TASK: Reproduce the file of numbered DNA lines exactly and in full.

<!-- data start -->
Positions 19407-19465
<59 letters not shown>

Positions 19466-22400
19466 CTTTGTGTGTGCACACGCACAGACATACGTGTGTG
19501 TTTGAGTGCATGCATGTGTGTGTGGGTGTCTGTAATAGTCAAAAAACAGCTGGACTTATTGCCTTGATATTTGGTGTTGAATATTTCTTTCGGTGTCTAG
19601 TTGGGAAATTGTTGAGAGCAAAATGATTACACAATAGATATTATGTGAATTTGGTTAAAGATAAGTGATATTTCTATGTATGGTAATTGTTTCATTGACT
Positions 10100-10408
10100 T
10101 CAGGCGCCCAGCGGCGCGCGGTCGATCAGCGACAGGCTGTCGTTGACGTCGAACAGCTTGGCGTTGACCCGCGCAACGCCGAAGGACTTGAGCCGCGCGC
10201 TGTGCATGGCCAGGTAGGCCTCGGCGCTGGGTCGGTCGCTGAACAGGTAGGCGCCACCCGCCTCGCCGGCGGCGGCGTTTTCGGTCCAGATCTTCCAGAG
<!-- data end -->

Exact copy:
Positions 19407-19465
<59 letters not shown>

Positions 19466-22400
19466 CTTTGTGTGTGCACACGCACAGACATACGTGTGTG
19501 TTTGAGTGCATGCATGTGTGTGTGGGTGTCTGTAATAGTCAAAAAACAGCTGGACTTATTGCCTTGATATTTGGTGTTGAATATTTCTTTCGGTGTCTAG
19601 TTGGGAAATTGTTGAGAGCAAAATGATTACACAATAGATATTATGTGAATTTGGTTAAAGATAAGTGATATTTCTATGTATGGTAATTGTTTCATTGACT
Positions 10100-10408
10100 T
10101 CAGGCGCCCAGCGGCGCGCGGTCGATCAGCGACAGGCTGTCGTTGACGTCGAACAGCTTGGCGTTGACCCGCGCAACGCCGAAGGACTTGAGCCGCGCGC
10201 TGTGCATGGCCAGGTAGGCCTCGGCGCTGGGTCGGTCGCTGAACAGGTAGGCGCCACCCGCCTCGCCGGCGGCGGCGTTTTCGGTCCAGATCTTCCAGAG